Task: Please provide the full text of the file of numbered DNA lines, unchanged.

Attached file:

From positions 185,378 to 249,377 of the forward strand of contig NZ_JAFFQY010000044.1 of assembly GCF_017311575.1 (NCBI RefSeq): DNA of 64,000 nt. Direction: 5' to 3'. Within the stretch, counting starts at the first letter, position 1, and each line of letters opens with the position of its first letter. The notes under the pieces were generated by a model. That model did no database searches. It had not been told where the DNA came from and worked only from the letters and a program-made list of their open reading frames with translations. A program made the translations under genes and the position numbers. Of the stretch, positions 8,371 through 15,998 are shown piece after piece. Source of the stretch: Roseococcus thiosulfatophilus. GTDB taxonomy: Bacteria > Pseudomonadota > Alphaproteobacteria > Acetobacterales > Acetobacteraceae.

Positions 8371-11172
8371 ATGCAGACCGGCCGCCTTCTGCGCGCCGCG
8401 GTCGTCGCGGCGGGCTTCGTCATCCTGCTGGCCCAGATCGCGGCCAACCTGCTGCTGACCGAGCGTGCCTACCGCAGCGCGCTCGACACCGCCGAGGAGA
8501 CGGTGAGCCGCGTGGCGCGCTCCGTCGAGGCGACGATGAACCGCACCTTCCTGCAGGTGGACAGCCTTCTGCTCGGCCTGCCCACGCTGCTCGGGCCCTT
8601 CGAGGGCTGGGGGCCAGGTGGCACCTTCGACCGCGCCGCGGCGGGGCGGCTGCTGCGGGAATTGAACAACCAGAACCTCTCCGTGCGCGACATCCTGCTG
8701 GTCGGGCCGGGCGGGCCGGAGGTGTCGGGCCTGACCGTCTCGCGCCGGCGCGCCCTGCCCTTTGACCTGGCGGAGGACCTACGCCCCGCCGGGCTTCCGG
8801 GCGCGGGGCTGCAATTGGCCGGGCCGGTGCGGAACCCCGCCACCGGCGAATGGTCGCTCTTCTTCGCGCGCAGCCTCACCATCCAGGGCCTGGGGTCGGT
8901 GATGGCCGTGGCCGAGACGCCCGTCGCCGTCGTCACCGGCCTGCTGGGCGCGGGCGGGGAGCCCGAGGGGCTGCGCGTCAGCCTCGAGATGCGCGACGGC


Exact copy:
From positions 185,378 to 249,377 of the forward strand of contig NZ_JAFFQY010000044.1 of assembly GCF_017311575.1 (NCBI RefSeq): DNA of 64,000 nt. Direction: 5' to 3'. Within the stretch, counting starts at the first letter, position 1, and each line of letters opens with the position of its first letter. The notes under the pieces were generated by a model. That model did no database searches. It had not been told where the DNA came from and worked only from the letters and a program-made list of their open reading frames with translations. A program made the translations under genes and the position numbers. Of the stretch, positions 8,371 through 15,998 are shown piece after piece. Source of the stretch: Roseococcus thiosulfatophilus. GTDB taxonomy: Bacteria > Pseudomonadota > Alphaproteobacteria > Acetobacterales > Acetobacteraceae.

Positions 8371-11172
8371 ATGCAGACCGGCCGCCTTCTGCGCGCCGCG
8401 GTCGTCGCGGCGGGCTTCGTCATCCTGCTGGCCCAGATCGCGGCCAACCTGCTGCTGACCGAGCGTGCCTACCGCAGCGCGCTCGACACCGCCGAGGAGA
8501 CGGTGAGCCGCGTGGCGCGCTCCGTCGAGGCGACGATGAACCGCACCTTCCTGCAGGTGGACAGCCTTCTGCTCGGCCTGCCCACGCTGCTCGGGCCCTT
8601 CGAGGGCTGGGGGCCAGGTGGCACCTTCGACCGCGCCGCGGCGGGGCGGCTGCTGCGGGAATTGAACAACCAGAACCTCTCCGTGCGCGACATCCTGCTG
8701 GTCGGGCCGGGCGGGCCGGAGGTGTCGGGCCTGACCGTCTCGCGCCGGCGCGCCCTGCCCTTTGACCTGGCGGAGGACCTACGCCCCGCCGGGCTTCCGG
8801 GCGCGGGGCTGCAATTGGCCGGGCCGGTGCGGAACCCCGCCACCGGCGAATGGTCGCTCTTCTTCGCGCGCAGCCTCACCATCCAGGGCCTGGGGTCGGT
8901 GATGGCCGTGGCCGAGACGCCCGTCGCCGTCGTCACCGGCCTGCTGGGCGCGGGCGGGGAGCCCGAGGGGCTGCGCGTCAGCCTCGAGATGCGCGACGGC